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It has all happened so quickly that it’s difficult to take it all in. The changes to our lives wrought by COVID-19 are dramatic, personal, and wide-ranging. Personally, I am filled with a sense that I have been transplanted into some sort of parallel universe. In just a few short weeks I have gone from a retiree, encouraged to be independent, active, and engaged in the community and marketplace, to being told I am vulnerable, need to isolate socially, and disengage from all communal activities. I do not dispute that this advice is in my own interests, but it is a huge change to absorb.
The latest economic response to the coronavirus is the third economic package announced in less than three weeks. Clearly, more than this should already have been done, but the structure and scale of the Government’s overall economic response now seems commensurate with the size and impact of the economic shock.
The centrepiece of the latest economic package is the wage subsidy, at an estimated total cost of $130 billion. Even on its own, this wage subsidy represents an unheard-of 26 percent increase in budget outlays – a staggering reversal in the Government’s previous policy of fiscal restraint distinguished by its meanness towards the poorest households.
This wage subsidy also dwarfs previous economic responses, accounting for as much as two thirds of the total $194 billion economic assistance provided through the Australian government budget. And this $194 billion for all economic assistance, in turn, represents just under 10 percent of annual GDP.
And that means government spending is overwhelmingly beneficial in these crisis conditions.
Much is uncertain about the Covid-19 crisis, but two things are clear: government debt is about to increase considerably, and there’ll be no shortage of commentators who will say that’s a problem.
G20 governments have collectively announced more than $5 trillion in fiscal stimulus, with more to come. The Australian government’s measures, including yesterday’s $130 billion spending package, are broadly in line with other countries. So should we be worried about the consequent growth in government debt? The answer is a clear and resounding no. Whether this new debt is justified depends on the benefit of the increased spending versus the cost of that spending, and, in the current environment, the benefit is substantial, while the costs are minimal.
Every aspect of our lives has been affected by the coronavirus. The global economy has slowed, people have retreated to their homes, and thousands have died or become seriously ill.
At this frightening stage of the crisis, it’s difficult to focus on anything else. But as the International Agency has said, the effects of coronavirus are likely to be temporary, but the other global emergency – climate change – is not. Stopping the spread of coronavirus is paramount, but climate action must also continue. And we can draw many lessons and opportunities from the current health crisis when tackling planetary warming.
The photo spoke volumes – Pope Francis speaking on 27 March to the completely empty square in front of St Peter’s in Rome. Isolated and alone, like so many others due to the coronavirus outbreak, he epitomised the dilemmas we face as the crisis spreads everywhere. For the first time in living memory, worship services throughout the world are being cancelled to prevent the pandemic spreading. At this holy time for Jews and Christians, churches and synagogues will be almost deserted.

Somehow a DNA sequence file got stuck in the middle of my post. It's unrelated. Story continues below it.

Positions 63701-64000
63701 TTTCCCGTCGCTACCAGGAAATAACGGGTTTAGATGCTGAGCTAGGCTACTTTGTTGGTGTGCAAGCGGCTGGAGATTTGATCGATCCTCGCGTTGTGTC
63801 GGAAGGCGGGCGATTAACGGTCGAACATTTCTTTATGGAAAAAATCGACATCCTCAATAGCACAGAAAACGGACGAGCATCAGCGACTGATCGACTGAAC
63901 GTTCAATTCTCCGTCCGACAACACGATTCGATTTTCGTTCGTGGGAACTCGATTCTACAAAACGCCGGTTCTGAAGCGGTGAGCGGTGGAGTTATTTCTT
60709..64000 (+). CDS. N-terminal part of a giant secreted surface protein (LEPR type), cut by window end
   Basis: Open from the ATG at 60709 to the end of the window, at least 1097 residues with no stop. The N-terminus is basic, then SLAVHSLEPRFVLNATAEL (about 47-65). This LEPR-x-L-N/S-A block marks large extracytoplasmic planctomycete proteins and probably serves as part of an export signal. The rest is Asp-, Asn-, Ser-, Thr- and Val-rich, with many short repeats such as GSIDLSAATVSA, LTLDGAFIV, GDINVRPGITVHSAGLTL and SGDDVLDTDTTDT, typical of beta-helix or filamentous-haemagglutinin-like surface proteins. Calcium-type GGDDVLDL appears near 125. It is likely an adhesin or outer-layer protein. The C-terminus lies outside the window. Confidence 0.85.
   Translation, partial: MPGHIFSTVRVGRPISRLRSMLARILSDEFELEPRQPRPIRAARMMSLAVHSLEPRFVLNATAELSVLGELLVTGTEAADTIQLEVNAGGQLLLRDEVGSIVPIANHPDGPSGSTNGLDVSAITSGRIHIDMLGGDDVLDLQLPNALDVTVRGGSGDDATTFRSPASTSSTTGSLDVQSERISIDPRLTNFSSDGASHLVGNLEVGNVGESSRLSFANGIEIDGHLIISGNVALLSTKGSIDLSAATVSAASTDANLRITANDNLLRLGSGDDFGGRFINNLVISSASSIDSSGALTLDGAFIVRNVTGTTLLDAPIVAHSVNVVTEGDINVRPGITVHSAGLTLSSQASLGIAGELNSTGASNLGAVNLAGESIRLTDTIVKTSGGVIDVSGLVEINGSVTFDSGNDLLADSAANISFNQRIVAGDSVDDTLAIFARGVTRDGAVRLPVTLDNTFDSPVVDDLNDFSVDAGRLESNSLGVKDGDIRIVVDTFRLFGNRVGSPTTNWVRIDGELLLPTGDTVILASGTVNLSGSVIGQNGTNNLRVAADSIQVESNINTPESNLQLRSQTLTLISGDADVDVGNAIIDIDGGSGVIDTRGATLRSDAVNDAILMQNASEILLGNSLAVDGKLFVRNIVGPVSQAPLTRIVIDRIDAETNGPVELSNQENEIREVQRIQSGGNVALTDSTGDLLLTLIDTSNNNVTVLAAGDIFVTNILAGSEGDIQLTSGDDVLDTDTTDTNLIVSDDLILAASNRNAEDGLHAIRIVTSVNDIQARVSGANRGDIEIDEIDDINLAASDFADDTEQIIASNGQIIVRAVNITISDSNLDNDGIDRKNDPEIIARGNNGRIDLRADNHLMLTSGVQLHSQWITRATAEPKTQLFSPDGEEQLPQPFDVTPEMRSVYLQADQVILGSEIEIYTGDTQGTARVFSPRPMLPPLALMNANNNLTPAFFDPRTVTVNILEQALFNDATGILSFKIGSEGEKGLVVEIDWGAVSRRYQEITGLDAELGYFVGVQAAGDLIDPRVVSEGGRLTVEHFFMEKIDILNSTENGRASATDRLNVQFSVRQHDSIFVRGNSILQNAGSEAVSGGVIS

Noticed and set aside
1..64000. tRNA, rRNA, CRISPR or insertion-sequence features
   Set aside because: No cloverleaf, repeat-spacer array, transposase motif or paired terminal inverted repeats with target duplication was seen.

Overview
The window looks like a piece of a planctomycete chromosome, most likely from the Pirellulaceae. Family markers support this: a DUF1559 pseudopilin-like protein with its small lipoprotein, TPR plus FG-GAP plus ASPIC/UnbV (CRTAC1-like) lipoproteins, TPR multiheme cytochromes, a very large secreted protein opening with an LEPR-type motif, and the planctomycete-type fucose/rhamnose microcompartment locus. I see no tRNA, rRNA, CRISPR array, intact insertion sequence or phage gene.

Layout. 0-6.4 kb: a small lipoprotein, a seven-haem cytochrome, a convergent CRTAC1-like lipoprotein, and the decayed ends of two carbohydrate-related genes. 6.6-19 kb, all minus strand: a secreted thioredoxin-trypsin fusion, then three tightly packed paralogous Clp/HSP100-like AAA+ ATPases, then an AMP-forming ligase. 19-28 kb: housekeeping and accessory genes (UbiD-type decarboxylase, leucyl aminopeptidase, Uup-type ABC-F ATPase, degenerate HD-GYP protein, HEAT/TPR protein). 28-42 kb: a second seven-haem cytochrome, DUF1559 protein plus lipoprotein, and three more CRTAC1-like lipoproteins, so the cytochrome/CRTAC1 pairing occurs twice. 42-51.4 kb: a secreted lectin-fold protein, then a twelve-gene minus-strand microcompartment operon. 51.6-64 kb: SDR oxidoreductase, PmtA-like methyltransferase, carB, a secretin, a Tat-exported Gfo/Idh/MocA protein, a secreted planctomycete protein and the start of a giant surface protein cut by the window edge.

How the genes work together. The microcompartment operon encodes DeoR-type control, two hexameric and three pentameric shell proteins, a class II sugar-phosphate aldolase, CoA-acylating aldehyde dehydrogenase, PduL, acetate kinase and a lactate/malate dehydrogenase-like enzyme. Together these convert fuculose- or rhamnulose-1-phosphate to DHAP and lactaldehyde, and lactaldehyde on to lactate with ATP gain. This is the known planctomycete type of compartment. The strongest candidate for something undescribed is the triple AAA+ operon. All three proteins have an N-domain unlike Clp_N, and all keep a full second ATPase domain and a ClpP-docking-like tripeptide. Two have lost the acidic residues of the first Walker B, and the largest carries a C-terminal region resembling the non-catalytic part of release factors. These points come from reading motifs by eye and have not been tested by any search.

War in Afghanistan: 18 years of lies & obfuscation. The real story behind the invasion of Afghanistan in 2001
In response to the suicide attacks on the Twin Towers on 11 September 2001, the US issued an ultimatum to Afghanistan’s Taliban regime to hand over Osama bin Laden and the other Al Qaeda leaders or else the US would invade the country and hunt them down. The Taliban refused, so the US invaded. Somewhere along the way it lost sight of its original objective and embarked on a larger and much more ambitious strategy of eliminating the Taliban regime altogether and reshaping Afghanistan into a form much more to its taste.
Terrence Malick’s latest film, A Hidden Life, provides an account of the life and death of Franz Jägerstätter, the Austrian Catholic family man and farmer who refused to fight in Hitler’s war. The film portrays Franz, his wife Franziska (Fani), and their three daughters as important members of a tight-knit rural community. Jägerstätter is called up to basic training, but is sent home in 1940 when Germany appears to be winning the War. In 1943, as the War goes on, Jägerstätter and the other able-bodied men in the village are called up to fight. Their first requirement is to swear an oath of allegiance to Hitler and the Third Reich. Despite pressure from the Mayor, the Bishop of Salzburg, and his farm neighbours who increasingly ostracise him and his family, Jägerstätter refuses, knowing that this decision will mean arrest, and even death.
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As we face a global health crisis “unlike any in the 75-year history of the United Nations”, António Guterres calls for “coordinated, decisive, and innovative policy action from the world’s leading economies … We are in an unprecedented situation, and normal rules no longer apply”. 19 March.